They’re made in high-tech labs around the world instead of being tied to a specific location.

Cons of Lab-Grown Diamonds

Minimal Resale Value

One of the reasons natural diamonds retain some of their value is because they’re rare. Each is truly one of a kind.

That’s why you might hear it recommended to buy a quality diamond with the intent to resell it for a higher price down the road.

But we don’t recommend buying any diamond with intent to sell it for a premium at a later date. In many cases, it’ll lose up to half its value after you buy it.

But if it’s large, colorless, and has no visible inclusions, it could hold more of that value over time.

Lab-grown diamonds have minimal resale value because they aren’t rare. Companies can mass-produce them. 

It’s unlikely you’ll find a jeweler willing to buy it, because they could purchase an identical one from another supplier.

Jeweler

If you resort to an online marketplace to sell it to an individual, you’ll have to settle for a fraction of the cost.

Buy lab-grown diamonds with the intent that it won’t change hands beyond the first person to wear it. You’ll be disappointed if you stay under the illusion its value will go up over time.

Energy Consumption and Impact on Local Communities

Although the overall impact on the environment is lessened by lab-created diamonds compared to natural ones, they do require huge amounts of energy to create.

In fact, a Trucost report found that on average, the greenhouse gas emissions were three times greater when producing lab-grown diamonds compared to mined diamonds.

This is because the machines required to create them produce tremendous heat. The energy is taken from local power grids located in places that rely on coal and natural gas.

These power sources are considered unsustainable, so it’s depleting those resources.

For example, it’s been noted how many lab-created diamonds produced with HPHT are from China. Fifty-five percent of its power is from coal. In India, 75 percent of its power grid relies on coal.

So while lab-grown diamonds have made improvements mitigating the environmental impact, there are some areas where it’s yet to solve the challenge.

Although the industry has taken heat for its reputation of poor labor practices, some have also noted the economic opportunities that have been provided to poorer regions because of diamond mining.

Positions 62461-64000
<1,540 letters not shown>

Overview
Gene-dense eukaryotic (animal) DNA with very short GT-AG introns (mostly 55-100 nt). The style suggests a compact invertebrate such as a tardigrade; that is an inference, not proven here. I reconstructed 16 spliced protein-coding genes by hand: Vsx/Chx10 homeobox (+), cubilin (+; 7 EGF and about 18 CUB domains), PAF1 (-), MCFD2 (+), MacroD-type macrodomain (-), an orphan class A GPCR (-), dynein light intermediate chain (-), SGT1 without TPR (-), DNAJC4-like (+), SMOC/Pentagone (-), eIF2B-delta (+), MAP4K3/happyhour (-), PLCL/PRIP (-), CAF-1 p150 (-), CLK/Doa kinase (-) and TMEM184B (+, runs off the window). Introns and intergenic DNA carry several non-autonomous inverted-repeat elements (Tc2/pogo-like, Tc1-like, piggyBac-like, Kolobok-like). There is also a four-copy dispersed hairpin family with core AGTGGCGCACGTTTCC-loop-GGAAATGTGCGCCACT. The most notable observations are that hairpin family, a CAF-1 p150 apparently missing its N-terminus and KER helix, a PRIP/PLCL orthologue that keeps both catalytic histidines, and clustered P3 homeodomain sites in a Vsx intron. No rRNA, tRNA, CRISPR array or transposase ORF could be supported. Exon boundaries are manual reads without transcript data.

In some areas, diamonds are a primary source of economic growth.

These are lost when companies shift from setting up mining operations and instead build labs in other areas of the world.

Fewer Options on the Market

Even though some of the most prominent jewelers have started selling man-made diamonds, there are still far fewer options on the market compared to natural ones.

For example. Ritani lists about 165,000 natural diamonds on their website. There are about 93,000 lab-grown diamonds available. 

Lab-Created Diamonds from Ritani

That’s still a huge selection, but it’s almost half of its earth-mined inventory.

You’ll find close to 250,000 round-cut, natural diamonds from James Allen compared to 23,000 synthetic ones.

This concept plays out across most vendors who sell both.

Tiffany & Co., a jewelry retailer, has refused to enter the lab-grown diamond market. 

The company has said they don’t view them as a luxury product and don’t believe it fits the type of jewelry their customers buy.

And if you walk into a local jewelry store, it’s likely they’ll only sell natural diamonds.

Breaks Engagement Ring Tradition

The vast majority of engagement ring diamonds are natural. 

Natural Diamond Engagement Ring

This is evidenced by the wider selection you’ll find browsing most jewelers.

For example, when I was searching for an engagement ring for my now-wife, I was speaking with a jewelry consultant. He didn’t even ask whether I was considering natural or synthetic.

He assumed I’d choose a natural diamond, although its higher price may have been a factor in pushing me that direction.

Many buyers don’t want to break tradition with a lab-grown diamond.

In fact, Sally Morrison of Lightbox said their research indicates consumers want mined diamonds for their engagement ring but are more content with lab-created ones for everyday wear.

This is especially the case for older consumers. They aren’t as open to breaking tradition and choosing one created in a lab.

But when younger buyers are selecting a tennis bracelet or necklace, they’re far more open to lab-grown diamonds than if they’re searching for a traditional engagement ring.

That’s why vendors like Clean Origin go beyond diamond rings and sell promise rings, pendants, and bracelets.

Lab-Created Diamond Necklace

But as we’ve discussed, these traditions aren’t held as strongly anymore. 

As synthetic diamonds become more popular, it won’t be an anomaly if someone mentions their engagement ring diamond is lab-created.

Is a Lab-Grown Diamond Right For You?

Once you understand the pros and cons of lab-grown diamonds, you can make an informed decision about whether it’s right for you.

Here are some tips to help you decide.

You should consider a lab-grown diamond if:

  • You want significant savings on costs compared to a natural diamond
  • You’re interesting in the environmental benefits that result from avoiding mining operations
  • You aren’t concerned that most other engagement ring diamonds are earth-mined

By combining them with an elegant setting, you’ll create the perfect lab-created diamond ring.

Devon Tyler

Devon Tyler

Devon Tyler is the founder of TeachJewelry.com.

He earned an Applied Jewelry Professional Diploma from the Gemological Institute of America and now brings you essential information about diamonds, settings, and more.

Devon has consulted with leading jewelry brands, and his work has been cited in Diamond Nexus and other industry publications.

He's also a member of the International Gem Society.

Devon enjoys discussing jewelry with readers, so contact him with any questions at tyler.devon@teachjewelry.com.

Learn More About Devon